After the Amazon and Congo, New Guinea is home to the 3rd largest rainforest in the world
Shared by 2 countries – Papua New Guinea to the east and the Indonesian provinces of Papua and West Irian Jaya to the west – the island covers just 1% of the world's land area but harbours at least 5% of its animal and plant species; 2/3 of which are found only in New Guinea.
Such unique wildlife
includes kangaroos that climb trees, carnivorous mice, giant pigeons and rats bigger than domestic cats. And more orchid species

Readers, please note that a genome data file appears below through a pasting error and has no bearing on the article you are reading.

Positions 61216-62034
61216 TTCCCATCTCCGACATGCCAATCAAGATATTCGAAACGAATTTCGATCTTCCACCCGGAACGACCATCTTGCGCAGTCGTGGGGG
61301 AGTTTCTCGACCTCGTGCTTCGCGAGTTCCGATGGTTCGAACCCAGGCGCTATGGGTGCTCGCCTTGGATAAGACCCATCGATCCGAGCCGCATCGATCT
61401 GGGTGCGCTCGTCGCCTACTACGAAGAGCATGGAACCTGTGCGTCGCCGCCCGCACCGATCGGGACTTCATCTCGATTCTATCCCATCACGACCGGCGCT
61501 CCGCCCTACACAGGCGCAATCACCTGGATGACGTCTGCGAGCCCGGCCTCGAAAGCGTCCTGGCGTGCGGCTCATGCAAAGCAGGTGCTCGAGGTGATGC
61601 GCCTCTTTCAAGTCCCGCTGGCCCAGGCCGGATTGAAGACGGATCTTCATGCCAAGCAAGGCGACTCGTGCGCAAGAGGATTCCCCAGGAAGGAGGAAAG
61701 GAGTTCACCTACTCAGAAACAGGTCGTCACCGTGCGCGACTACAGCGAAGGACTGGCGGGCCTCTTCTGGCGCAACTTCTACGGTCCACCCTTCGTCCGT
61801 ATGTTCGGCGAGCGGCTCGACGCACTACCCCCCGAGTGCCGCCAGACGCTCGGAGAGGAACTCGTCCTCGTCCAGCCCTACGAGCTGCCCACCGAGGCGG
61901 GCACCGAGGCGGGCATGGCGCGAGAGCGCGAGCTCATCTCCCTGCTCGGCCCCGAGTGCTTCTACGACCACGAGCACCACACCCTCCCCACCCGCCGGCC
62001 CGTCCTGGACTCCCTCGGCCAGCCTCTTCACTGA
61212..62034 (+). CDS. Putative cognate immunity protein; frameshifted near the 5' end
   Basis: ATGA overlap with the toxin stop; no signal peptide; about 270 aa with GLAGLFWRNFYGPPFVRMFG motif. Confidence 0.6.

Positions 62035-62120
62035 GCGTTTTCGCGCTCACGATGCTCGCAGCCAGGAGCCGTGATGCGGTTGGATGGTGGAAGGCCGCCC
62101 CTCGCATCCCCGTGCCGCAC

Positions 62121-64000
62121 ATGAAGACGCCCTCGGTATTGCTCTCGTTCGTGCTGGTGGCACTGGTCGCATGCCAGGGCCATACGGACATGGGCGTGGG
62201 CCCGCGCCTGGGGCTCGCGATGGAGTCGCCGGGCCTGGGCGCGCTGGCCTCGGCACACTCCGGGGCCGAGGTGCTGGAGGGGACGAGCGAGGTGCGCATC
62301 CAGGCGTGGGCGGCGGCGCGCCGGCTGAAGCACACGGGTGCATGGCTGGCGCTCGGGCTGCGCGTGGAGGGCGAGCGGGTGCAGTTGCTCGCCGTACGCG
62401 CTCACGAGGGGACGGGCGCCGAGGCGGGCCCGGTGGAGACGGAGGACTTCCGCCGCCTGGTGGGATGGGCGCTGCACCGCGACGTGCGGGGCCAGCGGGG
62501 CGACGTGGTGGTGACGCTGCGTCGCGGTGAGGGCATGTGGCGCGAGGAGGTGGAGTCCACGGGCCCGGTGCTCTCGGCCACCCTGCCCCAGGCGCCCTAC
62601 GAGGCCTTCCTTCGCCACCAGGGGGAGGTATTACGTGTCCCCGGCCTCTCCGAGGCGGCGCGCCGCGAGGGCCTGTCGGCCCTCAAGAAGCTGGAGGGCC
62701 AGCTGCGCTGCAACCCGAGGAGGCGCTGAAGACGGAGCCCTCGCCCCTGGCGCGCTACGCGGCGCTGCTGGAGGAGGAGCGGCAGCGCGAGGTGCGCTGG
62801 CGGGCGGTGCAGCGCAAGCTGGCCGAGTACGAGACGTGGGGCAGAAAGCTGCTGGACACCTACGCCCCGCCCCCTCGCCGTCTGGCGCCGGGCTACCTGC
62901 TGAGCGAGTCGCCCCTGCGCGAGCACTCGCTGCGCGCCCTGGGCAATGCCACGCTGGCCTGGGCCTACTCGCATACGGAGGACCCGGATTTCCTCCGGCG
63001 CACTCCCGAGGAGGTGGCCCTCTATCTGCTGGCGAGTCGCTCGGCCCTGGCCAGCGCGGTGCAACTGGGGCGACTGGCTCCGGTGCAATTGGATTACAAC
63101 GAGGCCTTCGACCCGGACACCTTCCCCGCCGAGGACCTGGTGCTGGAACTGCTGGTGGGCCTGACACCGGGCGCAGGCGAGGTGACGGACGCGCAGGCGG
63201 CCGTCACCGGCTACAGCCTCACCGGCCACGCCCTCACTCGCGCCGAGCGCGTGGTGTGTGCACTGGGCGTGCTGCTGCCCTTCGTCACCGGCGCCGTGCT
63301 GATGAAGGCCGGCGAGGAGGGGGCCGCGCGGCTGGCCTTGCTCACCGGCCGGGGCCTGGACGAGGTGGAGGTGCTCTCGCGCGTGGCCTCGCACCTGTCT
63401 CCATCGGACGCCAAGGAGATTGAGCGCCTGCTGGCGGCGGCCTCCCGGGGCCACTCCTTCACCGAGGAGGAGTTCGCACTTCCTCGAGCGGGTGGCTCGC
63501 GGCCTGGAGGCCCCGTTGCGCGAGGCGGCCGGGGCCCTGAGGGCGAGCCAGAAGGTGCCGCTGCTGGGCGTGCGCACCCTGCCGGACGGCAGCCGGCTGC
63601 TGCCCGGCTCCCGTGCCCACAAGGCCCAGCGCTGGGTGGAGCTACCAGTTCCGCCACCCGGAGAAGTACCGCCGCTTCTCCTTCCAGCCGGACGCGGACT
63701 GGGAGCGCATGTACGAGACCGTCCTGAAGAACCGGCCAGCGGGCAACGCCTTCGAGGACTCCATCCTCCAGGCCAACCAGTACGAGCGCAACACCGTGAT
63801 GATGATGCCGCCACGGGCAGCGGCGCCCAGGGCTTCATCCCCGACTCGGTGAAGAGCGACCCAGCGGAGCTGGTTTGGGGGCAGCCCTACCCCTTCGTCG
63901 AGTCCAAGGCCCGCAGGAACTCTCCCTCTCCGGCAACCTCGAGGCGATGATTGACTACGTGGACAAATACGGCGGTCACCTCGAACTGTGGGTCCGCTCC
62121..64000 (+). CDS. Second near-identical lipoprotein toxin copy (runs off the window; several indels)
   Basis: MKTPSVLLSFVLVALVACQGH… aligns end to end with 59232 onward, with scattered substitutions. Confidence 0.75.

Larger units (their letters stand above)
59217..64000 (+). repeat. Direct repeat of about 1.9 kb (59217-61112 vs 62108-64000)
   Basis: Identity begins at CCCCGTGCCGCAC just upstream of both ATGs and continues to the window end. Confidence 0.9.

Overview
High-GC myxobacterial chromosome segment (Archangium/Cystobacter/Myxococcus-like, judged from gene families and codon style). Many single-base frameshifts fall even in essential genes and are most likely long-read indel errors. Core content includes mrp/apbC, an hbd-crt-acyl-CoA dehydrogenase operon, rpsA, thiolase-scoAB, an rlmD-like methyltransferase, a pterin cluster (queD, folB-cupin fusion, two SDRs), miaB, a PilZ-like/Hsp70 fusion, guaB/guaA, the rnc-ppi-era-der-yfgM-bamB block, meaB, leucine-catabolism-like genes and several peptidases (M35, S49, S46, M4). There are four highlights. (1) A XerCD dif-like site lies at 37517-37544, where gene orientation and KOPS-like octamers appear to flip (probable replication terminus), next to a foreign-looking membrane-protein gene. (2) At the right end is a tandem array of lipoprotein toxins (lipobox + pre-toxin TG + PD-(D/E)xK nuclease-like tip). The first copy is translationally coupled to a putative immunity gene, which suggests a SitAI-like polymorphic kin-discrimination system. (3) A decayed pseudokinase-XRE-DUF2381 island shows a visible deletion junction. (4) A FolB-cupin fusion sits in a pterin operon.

than any other place on the planet.
Despite their remoteness, New Guinea's forests face growing threats
from logging, mining, wildlife trade and agricultural plantations, particularly oil palm.
WWF has a long history of conservation efforts in New Guinea.
Whether conducting wildlife studies in the depths of the Kikori River Basin
and Upper Sepik
, assisting with the management of Lorentz National Park
or promoting cross-border cooperation in the TransFly ecoregion
, WWF is working to preserve New Guinea's forests and wildlife for generations to come.